A case of <i>MYCN</i>-amplified stage 4 neuroblastoma relapsed with catecholamine-negative tumor mainly composed of MIBG-non-avid component

DOI
  • Yaegashi Miki
    Department of Pediatric Oncology, Fukushima Medical University Hospital Department of Pediatrics, Fukushima Medical University
  • Sano Hideki
    Department of Pediatric Oncology, Fukushima Medical University Hospital
  • Takahashi Nobuhisa
    Department of Pediatric Oncology, Fukushima Medical University Hospital
  • Ohara Yoshihiro
    Department of Pediatric Oncology, Fukushima Medical University Hospital Department of Pediatrics, Fukushima Medical University
  • Kobayashi Shogo
    Department of Pediatric Oncology, Fukushima Medical University Hospital
  • Tanaka Hideaki
    Department of Pediatric Surgery, Fukushima Medical University
  • Shimizu Hirofumi
    Department of Pediatric Surgery, Fukushima Medical University
  • Hashimoto Yuko
    Department of Diagnostic Pathology, Fukushima Medical University
  • Mochizuki Kazuhiro
    Department of Pediatric Oncology, Fukushima Medical University Hospital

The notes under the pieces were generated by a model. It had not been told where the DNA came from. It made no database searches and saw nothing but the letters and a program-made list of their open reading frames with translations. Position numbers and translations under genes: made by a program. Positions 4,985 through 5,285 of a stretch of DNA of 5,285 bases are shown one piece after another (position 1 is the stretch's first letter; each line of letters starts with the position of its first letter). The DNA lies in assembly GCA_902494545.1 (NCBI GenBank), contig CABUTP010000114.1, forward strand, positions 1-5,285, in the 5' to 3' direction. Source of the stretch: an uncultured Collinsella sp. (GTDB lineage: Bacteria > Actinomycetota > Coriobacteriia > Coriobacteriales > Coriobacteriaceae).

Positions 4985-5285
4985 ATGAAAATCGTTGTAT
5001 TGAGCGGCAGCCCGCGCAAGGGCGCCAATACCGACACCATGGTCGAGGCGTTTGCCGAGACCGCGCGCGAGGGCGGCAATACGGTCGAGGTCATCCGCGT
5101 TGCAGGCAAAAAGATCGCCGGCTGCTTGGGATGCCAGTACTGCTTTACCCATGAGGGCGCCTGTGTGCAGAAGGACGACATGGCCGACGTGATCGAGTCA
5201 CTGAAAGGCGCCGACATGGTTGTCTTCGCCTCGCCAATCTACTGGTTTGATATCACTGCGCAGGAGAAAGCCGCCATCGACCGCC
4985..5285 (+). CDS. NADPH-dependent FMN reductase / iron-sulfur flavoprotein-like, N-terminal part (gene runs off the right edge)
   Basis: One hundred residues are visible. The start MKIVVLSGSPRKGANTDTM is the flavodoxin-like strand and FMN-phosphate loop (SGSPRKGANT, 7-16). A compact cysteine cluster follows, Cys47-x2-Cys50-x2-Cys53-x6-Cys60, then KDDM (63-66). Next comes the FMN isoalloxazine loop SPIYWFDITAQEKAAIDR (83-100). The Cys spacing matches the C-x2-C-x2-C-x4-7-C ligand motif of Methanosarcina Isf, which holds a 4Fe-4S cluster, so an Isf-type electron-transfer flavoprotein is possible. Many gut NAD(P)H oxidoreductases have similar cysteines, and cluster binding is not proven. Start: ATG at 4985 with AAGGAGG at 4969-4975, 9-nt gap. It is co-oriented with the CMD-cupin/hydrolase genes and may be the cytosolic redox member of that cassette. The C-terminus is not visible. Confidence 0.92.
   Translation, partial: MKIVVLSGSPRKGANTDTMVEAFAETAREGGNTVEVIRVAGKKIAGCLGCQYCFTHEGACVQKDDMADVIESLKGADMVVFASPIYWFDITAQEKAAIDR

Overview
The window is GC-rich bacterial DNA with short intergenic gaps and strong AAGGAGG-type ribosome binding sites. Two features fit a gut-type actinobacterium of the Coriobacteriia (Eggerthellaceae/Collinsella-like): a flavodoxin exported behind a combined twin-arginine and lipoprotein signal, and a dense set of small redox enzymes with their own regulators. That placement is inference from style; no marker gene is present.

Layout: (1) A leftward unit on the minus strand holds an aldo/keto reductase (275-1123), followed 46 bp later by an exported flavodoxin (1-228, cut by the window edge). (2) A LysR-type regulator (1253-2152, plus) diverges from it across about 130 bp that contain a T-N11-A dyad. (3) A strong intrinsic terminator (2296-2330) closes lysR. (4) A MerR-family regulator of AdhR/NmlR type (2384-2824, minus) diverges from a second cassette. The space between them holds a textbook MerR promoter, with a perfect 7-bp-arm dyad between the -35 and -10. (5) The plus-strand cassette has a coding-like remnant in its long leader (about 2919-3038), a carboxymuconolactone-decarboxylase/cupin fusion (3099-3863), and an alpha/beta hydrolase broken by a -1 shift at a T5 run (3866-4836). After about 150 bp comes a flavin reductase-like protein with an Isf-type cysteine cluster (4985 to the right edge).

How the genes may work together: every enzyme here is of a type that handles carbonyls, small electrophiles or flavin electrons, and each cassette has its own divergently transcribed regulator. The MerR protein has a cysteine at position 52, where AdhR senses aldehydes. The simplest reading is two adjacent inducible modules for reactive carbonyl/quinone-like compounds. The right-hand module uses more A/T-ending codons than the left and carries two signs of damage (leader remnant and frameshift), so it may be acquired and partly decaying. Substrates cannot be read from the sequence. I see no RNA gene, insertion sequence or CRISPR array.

• Hosoya Mitsuaki
    Department of Pediatrics, Fukushima Medical University
  • Kikuta Atsushi
    Department of Pediatric Oncology, Fukushima Medical University Hospital

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Other Title
  • MIBG集積陰性成分を主体としたカテコラミン非産生の腫瘍が再発した<i>MYCN</i>増幅Stage4神経芽腫の1例

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Abstract

<p>We present a case of stage 4 neuroblastoma of the left adrenal gland with MYCN amplification in a 2.5-year-old boy. At the time of diagnosis, the tumor had a component that was partially negative for 123I-metaiodobenzylguanidine (MIBG) with MYCN amplification. Treatment was completed in accordance with the high-risk protocol, and complete remission was achieved. However, 14 months after treatment completion (at 4.5 years of age), the patient developed a facial nerve palsy. Cancer recurrence was observed in the left cerebellopontine angle, left orbital bone, and bone marrow. The recurrent lesion was weakly positive/negative for MIBG, the urinary catecholamine level was not elevated, and the bone marrow metastatic cells were negative for tyrosine hydroxylase. MIBG-non-avid neuroblastoma has a better prognosis than MIBG-avid neuroblastoma. However, among MIBG-non-avid tumors, non-catecholamine-secreting neuroblastomas have an increased likelihood of containing more undifferentiated and aggressive components and require caution for early relapse.</p>

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